DEAD STAR Review
There’s been a surge of genre-blending in games as of late. MOBAs in particular, as that genre becomes more popular, are being incorporated into more established formulas, often with mixed results. One dev seems to have gotten it right, however, in the form of Armature Studio’s DEAD STAR, the latest foray in bringing MOBAs to the masses. The twin-stick shooter with a strategic flair is a formula that is rarely attempted, but is proven here to be quite the winner.
DEAD STAR’s main mode, Conquest, divides players into teams of five or ten spacecrafts tasked with obliterating the other team’s space station. But while MOBAs strictly promote pushing down lanes towards the enemy base for victory (which can certainly be done here), DEAD STAR also allows teams to play more defensively, if they so choose. Between each HQ is a no man’s land of smaller outposts guarded by NPC escorts, turrets, and minefields, which can be captured and put to work for either team. Outposts can be used as forward spawn points, but more importantly generate points towards who controls a massive satellite cannon that can obliterate HQs in one shot. Whoever reaches the necessary control points first will auto-win with a nice doom laser cinematic. Depending on the flow of the match, teams can either choose to focus on turtling and building up the defenses of their own outposts in order to gain control of the cannon, or rush the enemy HQ to blow it up manually.
Additionally, DEAD STAR features a meta-campaign mode called Escape Run, where a small squadron must escort a massive capital ship to a safe zone over the course of several matches. Ship systems and crew can be upgraded over the voyage, making the vessel more potent as the campaign progresses. The twist here is that the capital ship’s route takes it through Conquest matches in progress, appearing as a separate hex mid-match that both sides are encouraged to attack for additional experience and resources. The resulting three way brawl provides the ship defenders with a steep challenge in defense, while also serving as a distraction that conniving pilots can use to tip the scales of the ongoing Conquest struggle. While the tickets to unlock a capital ship are incredibly rare, anyone can face the imposing battleships as a random encounter in regular game modes.
Maps in DEAD STAR are randomly generated, with hex-based layouts voted upon by players waiting in the queue. The composition of the hexes is entirely left to chance, meaning you’ll rarely fly the same void twice. Environmental hazards like comet storms and EMP clouds, as well as NPC pirates, can come and go, disrupting naval engagements while occasionally providing opportunities towards enterprising pilots. Nebulas provide different effects depending on their composition, ranging from healing clouds to impenetrable mists that ships can hide within. Outposts also vary in function depending on which of the game’s three lore factions they are built by, with some focusing on shielding, others on massive guns, and still others on defense craft, meaning that every map will require a different approach to capturing its control points.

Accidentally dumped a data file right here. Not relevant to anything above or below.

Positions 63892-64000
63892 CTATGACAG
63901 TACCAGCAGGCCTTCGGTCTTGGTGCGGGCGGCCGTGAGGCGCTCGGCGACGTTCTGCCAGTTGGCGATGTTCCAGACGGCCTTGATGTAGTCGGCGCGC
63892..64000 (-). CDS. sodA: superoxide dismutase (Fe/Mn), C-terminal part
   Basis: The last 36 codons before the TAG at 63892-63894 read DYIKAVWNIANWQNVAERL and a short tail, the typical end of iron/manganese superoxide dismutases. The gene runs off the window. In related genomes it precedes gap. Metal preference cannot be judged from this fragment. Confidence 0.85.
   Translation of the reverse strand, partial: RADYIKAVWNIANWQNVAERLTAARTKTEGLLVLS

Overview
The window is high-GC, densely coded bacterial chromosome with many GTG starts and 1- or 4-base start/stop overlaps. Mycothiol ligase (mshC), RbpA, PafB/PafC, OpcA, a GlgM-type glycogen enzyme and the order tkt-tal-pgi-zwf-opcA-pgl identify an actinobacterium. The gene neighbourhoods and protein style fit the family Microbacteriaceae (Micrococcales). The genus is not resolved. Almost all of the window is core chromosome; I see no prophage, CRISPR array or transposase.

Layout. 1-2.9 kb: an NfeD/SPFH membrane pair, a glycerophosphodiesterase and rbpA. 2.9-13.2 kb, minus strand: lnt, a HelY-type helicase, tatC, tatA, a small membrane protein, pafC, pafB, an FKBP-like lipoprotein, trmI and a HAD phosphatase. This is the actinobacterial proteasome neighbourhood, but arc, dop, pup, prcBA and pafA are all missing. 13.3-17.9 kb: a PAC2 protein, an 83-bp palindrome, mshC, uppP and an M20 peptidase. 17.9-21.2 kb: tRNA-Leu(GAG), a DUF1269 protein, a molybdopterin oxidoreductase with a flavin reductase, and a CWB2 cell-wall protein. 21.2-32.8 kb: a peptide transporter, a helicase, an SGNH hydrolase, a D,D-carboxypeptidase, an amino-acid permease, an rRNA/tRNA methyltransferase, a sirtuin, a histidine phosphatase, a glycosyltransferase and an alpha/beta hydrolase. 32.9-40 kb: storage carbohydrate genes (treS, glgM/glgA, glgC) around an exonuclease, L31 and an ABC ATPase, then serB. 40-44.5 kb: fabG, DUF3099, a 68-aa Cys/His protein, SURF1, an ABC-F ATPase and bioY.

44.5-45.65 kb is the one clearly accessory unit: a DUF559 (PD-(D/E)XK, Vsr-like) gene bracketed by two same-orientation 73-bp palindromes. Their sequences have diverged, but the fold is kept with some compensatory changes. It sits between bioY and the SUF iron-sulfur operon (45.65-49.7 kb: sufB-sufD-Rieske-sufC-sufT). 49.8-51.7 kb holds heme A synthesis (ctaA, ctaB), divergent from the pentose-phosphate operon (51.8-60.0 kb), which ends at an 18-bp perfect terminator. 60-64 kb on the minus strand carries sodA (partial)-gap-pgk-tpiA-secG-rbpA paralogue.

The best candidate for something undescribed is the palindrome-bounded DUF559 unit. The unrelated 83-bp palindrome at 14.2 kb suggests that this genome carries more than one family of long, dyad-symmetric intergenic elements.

No, you can’t fly the capital ship, but you can play as the slightly smaller planetoid below
Perhaps DEAD STAR’s greatest aspect is its selection of vessels. Ships are divided into three classes: zippy scout fighters that excel in dogfights, mid-sized raiders with expanded cargo holds, and lumbering frigates with massive shields and cannons. Choosing which ship you’ll pilot is more than a preference; it’s an entire mindset towards gameplay. Scouts are excellent at harassing other players and capturing points, but are rather ineffective at seizing reinforced positions, meaning that while bad for objective-taking, they’re ideal for PVP duelists. Heavy frigates, on the other hand, are slow as sin and struggle to land hits on faster opponents, but are the only vessels capable of demolishing upgraded outposts. Raiders are too jack-of-all-trades to thrive in combat, but are excellent at repairing their teammates and gathering resources for upgrading outposts, making them the choice for players who’d prefer not to fight at all. Each ship is cleverly designed to be ineffective at combatting duplicate vessels, encouraging diversity in ship choice within teams so that all bases are covered. This system encourages experimentation, as the ship roster is diverse enough to allow for multiple styles of play, making it difficult to pin a single genre on DEAD STAR.
A peace treaty has actually been signed, this is merely a space rave
Though the comparison might seem far-fetched at first, DEAD STAR is already set to be the new ROCKET LEAGUE. Both are cross-platform titles with unheard of concepts and a focus on teamwork, and if this pedigree of innovation becomes a trend in gaming, I’m all for it. While other games shoehorn foreign mechanics into action real-time strategy, DEAD STAR stands out from its peers in that it understands what a MOBA needs to be good and works with the formula rather than against it, while still crafting an insanely replayable and unique experience. Though the market is literally teeming with high profile titles right now, this gem is one that nobody should miss.
Reviewed on PlayStation 4, also available on PC